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Coyle is much in demand in NYC

By Daniel Neely

In a little over a week’s time, close to 20 bands from all over the world will assemble at the Fleadh Cheoil na hÉireann in Ennis, Co. Clare, to take part in the All-Ireland senior céilí band competition. One of the bands that will attend is the New York Céilí Band, led by button accordionist Séagda Coyle. Coyle, who will also compete in the solo box competition, is an exciting young musician who has just released “Rip the Bellows,” his solo debut. It is an auspicious collection of instrumental music from a powerful and very talented button accordionist who plays with great drive and has high respect for the tradition. Lovers of traditional music will want to check it out!

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Coyle is an intriguing player. A longtime student of All-Ireland champion John Nolan, he is very active on the New York session scene and is an in-demand musician for céilís. He also teaches and in addition to having several button accordion students he also shares leadership duties of the U-12, U-15, and U-18 New York Céilí Bands with Erin Loughran through the Woodlawn Arts and Music House in the Bronx. All this in addition to running the senior group that’ll be competing in Ennis.

“Rip the Bellows” is a portrait of a young player with a strong vision for how he feels the music should sound. What’s nice about Coyle’s playing is the keen sense of ornamentation and variation he adds to a careful sense of phrasing. You hear it on the hard groove of “Master Crowley’s / …,” the album’s opening set of reels, which sets a solid tone for how the album unfolds. “The Clare Shout / …” (jigs) and “Minnie Fosters / …” (hornpipes) follow and are delivered with similarly strong ability. Other standout tracks include the jigs “Joe Liddy’s / …,” the jig “Paideen O’Rafferty’s,” and the reels “Boys Of Ballisodare / ….” There’s a lot of great stuff here.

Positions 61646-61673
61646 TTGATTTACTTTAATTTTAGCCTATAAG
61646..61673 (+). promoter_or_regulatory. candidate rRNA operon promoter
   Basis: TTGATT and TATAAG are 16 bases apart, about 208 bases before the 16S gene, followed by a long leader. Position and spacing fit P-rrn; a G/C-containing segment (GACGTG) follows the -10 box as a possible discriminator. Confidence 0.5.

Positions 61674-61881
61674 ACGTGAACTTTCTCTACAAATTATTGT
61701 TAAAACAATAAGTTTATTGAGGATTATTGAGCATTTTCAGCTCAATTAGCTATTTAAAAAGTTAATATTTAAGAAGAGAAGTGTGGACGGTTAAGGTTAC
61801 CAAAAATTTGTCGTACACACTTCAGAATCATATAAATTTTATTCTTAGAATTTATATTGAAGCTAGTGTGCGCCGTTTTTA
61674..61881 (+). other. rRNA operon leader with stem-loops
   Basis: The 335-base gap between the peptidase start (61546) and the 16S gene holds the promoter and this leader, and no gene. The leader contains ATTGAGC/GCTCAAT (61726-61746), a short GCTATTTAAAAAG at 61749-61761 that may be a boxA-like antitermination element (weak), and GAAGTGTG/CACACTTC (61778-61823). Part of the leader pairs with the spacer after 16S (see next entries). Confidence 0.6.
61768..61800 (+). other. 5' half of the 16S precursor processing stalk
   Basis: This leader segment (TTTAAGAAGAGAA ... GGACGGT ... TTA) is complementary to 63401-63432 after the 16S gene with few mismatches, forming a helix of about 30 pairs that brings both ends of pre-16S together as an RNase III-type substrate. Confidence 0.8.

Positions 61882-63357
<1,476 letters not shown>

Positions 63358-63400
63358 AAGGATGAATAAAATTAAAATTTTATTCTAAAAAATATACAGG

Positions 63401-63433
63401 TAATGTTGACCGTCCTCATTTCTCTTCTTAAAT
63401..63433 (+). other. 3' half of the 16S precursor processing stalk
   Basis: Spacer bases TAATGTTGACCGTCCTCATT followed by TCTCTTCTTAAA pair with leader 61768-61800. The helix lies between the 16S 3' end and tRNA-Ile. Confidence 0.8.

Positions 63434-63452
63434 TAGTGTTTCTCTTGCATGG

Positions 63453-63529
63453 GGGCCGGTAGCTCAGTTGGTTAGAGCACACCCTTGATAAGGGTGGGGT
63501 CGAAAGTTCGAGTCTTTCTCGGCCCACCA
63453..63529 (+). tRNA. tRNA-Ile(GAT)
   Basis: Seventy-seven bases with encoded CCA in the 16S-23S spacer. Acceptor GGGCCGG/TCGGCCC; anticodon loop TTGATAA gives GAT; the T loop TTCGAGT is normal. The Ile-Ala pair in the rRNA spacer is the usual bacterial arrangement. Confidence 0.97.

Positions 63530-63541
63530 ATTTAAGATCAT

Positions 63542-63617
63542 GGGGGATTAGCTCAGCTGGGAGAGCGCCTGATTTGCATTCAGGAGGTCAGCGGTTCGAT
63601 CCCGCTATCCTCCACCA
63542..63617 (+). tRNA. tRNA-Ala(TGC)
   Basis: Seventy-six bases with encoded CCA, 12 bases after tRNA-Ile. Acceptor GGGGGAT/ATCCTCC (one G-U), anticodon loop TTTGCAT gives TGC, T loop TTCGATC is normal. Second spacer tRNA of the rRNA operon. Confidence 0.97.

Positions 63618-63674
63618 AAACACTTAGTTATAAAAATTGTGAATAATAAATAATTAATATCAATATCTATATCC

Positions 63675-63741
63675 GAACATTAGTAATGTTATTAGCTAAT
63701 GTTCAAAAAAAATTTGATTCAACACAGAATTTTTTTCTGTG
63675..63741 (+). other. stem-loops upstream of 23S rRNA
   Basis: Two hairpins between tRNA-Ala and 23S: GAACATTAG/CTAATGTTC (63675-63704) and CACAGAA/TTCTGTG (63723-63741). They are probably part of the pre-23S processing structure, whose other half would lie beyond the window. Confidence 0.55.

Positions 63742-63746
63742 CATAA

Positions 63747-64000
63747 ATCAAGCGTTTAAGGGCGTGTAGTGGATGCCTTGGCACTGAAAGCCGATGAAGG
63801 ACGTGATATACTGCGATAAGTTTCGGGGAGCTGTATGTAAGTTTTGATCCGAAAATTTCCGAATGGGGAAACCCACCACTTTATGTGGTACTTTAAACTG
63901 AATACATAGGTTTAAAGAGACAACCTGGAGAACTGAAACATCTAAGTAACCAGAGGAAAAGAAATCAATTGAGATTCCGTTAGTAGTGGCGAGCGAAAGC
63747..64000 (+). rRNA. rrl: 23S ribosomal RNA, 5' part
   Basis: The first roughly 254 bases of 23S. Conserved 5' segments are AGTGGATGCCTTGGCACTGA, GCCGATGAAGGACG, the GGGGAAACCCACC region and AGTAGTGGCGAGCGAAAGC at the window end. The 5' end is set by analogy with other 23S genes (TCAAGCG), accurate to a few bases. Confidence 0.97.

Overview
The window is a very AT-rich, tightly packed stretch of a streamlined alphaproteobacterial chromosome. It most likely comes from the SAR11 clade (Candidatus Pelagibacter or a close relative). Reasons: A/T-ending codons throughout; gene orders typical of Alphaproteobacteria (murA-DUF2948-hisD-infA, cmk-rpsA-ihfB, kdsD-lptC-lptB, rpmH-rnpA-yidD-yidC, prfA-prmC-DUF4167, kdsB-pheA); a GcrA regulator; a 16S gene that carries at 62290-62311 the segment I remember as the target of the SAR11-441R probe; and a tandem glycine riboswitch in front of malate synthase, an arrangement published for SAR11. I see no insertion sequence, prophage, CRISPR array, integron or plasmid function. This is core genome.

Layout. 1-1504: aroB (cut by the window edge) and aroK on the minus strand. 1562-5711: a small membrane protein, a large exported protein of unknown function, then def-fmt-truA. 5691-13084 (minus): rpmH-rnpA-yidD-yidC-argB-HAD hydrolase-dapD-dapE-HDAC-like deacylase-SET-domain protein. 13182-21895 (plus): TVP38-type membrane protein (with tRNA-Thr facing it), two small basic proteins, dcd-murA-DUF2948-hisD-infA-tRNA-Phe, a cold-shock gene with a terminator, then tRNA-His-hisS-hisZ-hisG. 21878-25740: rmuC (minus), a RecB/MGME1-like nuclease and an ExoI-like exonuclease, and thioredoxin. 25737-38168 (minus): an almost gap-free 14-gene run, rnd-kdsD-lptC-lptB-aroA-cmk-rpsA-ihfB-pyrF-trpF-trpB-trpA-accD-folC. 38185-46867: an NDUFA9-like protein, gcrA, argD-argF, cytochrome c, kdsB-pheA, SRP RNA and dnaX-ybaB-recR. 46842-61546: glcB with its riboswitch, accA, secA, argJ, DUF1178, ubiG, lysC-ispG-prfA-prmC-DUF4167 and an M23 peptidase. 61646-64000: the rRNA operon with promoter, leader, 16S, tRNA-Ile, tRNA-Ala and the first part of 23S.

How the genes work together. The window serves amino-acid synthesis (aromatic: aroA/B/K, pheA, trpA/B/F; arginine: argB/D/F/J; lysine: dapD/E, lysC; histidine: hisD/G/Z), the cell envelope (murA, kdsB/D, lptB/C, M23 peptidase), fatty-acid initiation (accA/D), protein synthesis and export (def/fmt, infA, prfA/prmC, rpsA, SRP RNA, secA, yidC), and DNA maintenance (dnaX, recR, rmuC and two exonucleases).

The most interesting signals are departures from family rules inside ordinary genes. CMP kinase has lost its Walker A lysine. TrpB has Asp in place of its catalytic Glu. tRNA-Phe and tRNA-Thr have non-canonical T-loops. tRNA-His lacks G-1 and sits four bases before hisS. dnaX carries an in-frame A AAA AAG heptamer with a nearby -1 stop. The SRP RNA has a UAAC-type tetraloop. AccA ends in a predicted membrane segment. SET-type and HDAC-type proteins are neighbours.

In addition to the jigs, reels, and hornpipes, Coyle includes one track each of hop jigs, polkas, and barn dances, all of which are lovely. However, two of the album’s finest tracks – both of which are tunes Coyle composed – are the waltzes. “The Crippled Musician” was written some years back as he was recuperating from a minor surgery. “Condon’s Roses” was written in tribute to a family friend. Both have catchy, crowd-pleasing melodies and I can say from personal experience that they always seem to turn heads and get people dancing. (Of the two, “Condon’s Roses” is my slight preference – both are great, though!)

Coyle is joined here by some terrific compatriots. Cherish the Ladies’s K.T. Boyle plays piano on several tracks and complements Coyle’s playing greatly. (Check out the lift she brings to “Master Crowley’s / …, ” where her harmonies and rhythm add fabulous lift.) The tracks that include guitar backing feature John Walsh, who has several of his own high-quality solo albums to his credit, has worked with musicians including Paddy Keenan, Mike Rafferty, Frankie Gavin, David Power and others, and who recorded and mixed the album at his Noreside Studio. He provides some well-heeled backing. Perhaps the least known musician of the bunch is bodhrán player Steve Wickins. Wickins would be well known locally and is an excellent percussionist. The rhythmic touch he provides here is tastefully delivered and fits quite well with how Coyle plays.

Given its initial launch at this year’s Catskills Irish Arts Week, “Rip the Bellows” not only reflects Coyle’s considerable talent, but it reveals a musician who has a well developed sense of personal style, a thing that is fairly unusual in a musician so young. It is an outstanding album and it will be exciting to see where Coyle goes from here. (A taste of success in Ennis, perhaps?) Recommended! And keep an eye open for a post-Fleadh CD launch somewhere in NYC! For more information and to purchase “Rip the Bellows,” contact Coyle directly at

Finally, in the spirit of full disclosure: Coyle is a friend and a musician with whom I play regularly. I strongly believe in the quality of this album’s music but I would be remiss were I to not say that I offered Coyle some advice and assistance in the final stages of preparing his CD for release to ensure he presented his music in as professional a manner as possible. He accepted, and although I am proud to have been of some help getting his CD over the line I have recused myself from commenting on the minor aspects of the production with which I was involved.